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Law faculty members share knowledge in plain sight – and plain language

Professors at Robson Hall take part in critical national conversations

April 14, 2021 — 

This year, Faculty of Law professors have been engaging prolifically in national conversations about COVID-19, Indigenous rights, Civil Liberties and Charter Rights among other important topics. Here is a compilation of some of their writings published in and for such public arenas as newspapers and made available to Canadians beyond academia.

side by side photos of Mary Shariff and Brandon TraskAssociate Dean (Juris Doctor) Mary Shariff and Assistant Professor Brandon Trask have been outspoken on issues around health treatment ethics, especially in the context of the pandemic. Shariff has been particularly concerned with laws around the elderly and dying, while Trask has looked at privacy rights and discrimination.


Ottawa Citizen Op-Ed: Law Professors Shariff and Trask: COVID triage protocols could hurt marginalized people most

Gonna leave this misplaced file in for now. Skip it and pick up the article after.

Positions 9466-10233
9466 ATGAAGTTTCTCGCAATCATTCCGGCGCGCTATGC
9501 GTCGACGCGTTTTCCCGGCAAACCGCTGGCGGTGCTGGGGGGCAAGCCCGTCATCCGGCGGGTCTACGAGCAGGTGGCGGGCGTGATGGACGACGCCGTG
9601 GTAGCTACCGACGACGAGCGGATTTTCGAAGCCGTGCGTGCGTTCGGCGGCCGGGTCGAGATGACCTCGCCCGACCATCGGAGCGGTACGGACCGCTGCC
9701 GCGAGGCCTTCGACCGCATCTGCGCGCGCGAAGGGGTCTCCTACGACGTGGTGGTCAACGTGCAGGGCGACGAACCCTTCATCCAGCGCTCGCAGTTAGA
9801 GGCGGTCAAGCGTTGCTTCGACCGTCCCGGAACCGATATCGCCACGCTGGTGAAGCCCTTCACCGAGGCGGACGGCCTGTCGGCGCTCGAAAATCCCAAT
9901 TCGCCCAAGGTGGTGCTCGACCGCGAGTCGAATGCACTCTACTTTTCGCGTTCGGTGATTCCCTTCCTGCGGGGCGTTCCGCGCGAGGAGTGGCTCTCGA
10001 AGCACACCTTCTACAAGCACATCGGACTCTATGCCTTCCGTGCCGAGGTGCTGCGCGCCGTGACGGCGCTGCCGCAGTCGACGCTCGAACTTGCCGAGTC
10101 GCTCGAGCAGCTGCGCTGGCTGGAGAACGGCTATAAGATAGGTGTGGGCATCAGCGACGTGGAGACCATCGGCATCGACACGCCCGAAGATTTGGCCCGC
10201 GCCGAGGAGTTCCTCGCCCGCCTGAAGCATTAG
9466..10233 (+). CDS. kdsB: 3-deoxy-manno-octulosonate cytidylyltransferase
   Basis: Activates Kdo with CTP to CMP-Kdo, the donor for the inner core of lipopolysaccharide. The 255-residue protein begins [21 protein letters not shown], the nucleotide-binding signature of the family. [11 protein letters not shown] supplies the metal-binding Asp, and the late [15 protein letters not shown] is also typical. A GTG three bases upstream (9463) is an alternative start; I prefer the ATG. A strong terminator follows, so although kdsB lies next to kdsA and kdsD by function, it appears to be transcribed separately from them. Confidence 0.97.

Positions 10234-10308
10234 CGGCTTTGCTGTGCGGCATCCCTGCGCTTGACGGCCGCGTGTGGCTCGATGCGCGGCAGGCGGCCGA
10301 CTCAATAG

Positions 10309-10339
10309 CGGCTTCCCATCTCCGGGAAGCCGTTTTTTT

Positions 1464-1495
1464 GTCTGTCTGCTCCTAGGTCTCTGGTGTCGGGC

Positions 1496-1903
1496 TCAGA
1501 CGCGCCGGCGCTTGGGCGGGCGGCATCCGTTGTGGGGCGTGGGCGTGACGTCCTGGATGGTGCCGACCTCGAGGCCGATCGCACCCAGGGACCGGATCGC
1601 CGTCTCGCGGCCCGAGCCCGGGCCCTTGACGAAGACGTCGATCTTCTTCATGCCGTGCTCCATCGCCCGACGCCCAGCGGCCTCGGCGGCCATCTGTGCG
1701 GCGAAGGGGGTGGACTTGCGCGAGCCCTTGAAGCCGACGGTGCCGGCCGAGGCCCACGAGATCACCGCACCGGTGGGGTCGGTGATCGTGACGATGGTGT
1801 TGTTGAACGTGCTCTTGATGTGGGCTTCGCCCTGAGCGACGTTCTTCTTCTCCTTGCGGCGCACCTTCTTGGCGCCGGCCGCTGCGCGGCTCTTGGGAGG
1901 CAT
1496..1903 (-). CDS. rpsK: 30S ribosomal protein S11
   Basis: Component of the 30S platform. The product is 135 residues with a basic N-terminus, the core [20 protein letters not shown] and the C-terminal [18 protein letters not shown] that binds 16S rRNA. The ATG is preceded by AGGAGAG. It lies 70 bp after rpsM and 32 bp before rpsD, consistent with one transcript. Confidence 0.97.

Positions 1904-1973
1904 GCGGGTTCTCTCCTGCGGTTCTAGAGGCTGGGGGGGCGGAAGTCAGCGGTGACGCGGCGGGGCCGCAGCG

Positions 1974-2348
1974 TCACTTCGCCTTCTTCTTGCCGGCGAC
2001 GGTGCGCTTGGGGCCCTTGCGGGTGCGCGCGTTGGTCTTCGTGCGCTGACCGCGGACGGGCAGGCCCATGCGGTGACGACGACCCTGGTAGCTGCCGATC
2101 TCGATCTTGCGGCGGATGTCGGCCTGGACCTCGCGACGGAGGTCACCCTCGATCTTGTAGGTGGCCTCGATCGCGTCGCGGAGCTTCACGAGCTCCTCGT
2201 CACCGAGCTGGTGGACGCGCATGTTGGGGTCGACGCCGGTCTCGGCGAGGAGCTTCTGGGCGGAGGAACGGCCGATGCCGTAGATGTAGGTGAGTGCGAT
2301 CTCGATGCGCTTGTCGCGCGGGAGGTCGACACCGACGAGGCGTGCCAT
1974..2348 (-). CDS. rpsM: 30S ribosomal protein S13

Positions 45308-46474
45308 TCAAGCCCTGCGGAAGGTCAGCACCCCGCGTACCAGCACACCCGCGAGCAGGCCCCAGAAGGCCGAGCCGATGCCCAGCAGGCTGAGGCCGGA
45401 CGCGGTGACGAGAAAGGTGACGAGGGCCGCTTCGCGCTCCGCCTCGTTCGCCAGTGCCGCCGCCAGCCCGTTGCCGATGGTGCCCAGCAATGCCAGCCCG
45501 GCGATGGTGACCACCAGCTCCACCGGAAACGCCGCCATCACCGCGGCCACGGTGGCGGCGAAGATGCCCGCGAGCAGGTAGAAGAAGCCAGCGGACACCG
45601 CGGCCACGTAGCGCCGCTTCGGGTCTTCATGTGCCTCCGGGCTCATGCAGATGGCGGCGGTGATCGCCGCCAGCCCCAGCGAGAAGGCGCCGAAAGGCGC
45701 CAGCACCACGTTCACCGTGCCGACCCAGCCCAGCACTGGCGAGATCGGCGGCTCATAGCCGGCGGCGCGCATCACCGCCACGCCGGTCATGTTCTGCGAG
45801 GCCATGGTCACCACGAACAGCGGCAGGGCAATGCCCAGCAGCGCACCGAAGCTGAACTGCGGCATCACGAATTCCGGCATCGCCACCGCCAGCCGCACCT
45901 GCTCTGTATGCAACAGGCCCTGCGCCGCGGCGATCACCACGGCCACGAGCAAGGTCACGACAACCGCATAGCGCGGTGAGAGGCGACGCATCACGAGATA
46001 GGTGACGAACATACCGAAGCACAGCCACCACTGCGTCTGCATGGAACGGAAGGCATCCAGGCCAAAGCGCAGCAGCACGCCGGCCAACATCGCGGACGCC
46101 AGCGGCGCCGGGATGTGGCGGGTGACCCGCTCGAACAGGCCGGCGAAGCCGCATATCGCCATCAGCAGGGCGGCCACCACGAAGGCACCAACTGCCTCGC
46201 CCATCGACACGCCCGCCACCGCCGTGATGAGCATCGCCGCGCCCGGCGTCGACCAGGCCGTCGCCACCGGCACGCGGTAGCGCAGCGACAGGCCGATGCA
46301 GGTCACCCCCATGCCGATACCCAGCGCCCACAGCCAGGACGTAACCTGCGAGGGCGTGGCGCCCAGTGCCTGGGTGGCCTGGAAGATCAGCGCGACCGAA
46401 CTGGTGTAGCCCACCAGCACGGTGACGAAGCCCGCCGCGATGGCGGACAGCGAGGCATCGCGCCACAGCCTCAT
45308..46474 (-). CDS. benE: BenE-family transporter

Globe and Mail Op-Ed – Brandon Trask: COVID-19 vaccine passports would discriminate against Canadians if used here at home

Toronto Star – The Saturday Debate: Is there a role for vaccine passports in Canada?


Dr. Gerard Kennedy

Assistant Professor Gerard Kennedy addressed the federal government’s treatment of the minister of justice and attorney general as “just another cabinet post.”

National Post Op-ed: Gerard Kennedy: Trudeau Liberals go around attorney general again, this time over bilingualism





Dr. Kjell Anderson, new director of the Master of Human Rights program.Director of the Master of Human Rights Program and Assistant Professor at the Faculty of Law, Dr. Kjell Anderson wrote in The Conversation on the subject of his recent research, Dominic Ongwen, former leader of Uganda’s Lord’s Resistance Army who was recently tried at The Hague. Anderson’s new book on how to conduct research on perpetrators of genocide was also launched this winter.

The Conversation: Kjell Anderson: Child victim, soldier, war criminal: unpacking Dominic Ongwen’s journey

New book fills gap in research on perpetrators of genocide



Métis Scholar Brenda L. Gunn

Professor Brenda Gunn, Robson Hall’s resident expert on the United Nations Declaration of the Rights of Indigenous Peoples (UNDRIP), weighed in with several editorials intended to educate the Canadian public about the pressing importance of Canada’s implementation of the Declaration.


Globe and Mail Op-Ed: What Canadians should understand about the federal UNDRIP bill

Ottawa Citizen Op-Ed: Gunn and Neve: Canada mustn’t wait any longer to implement the UN declaration on Indigenous rights

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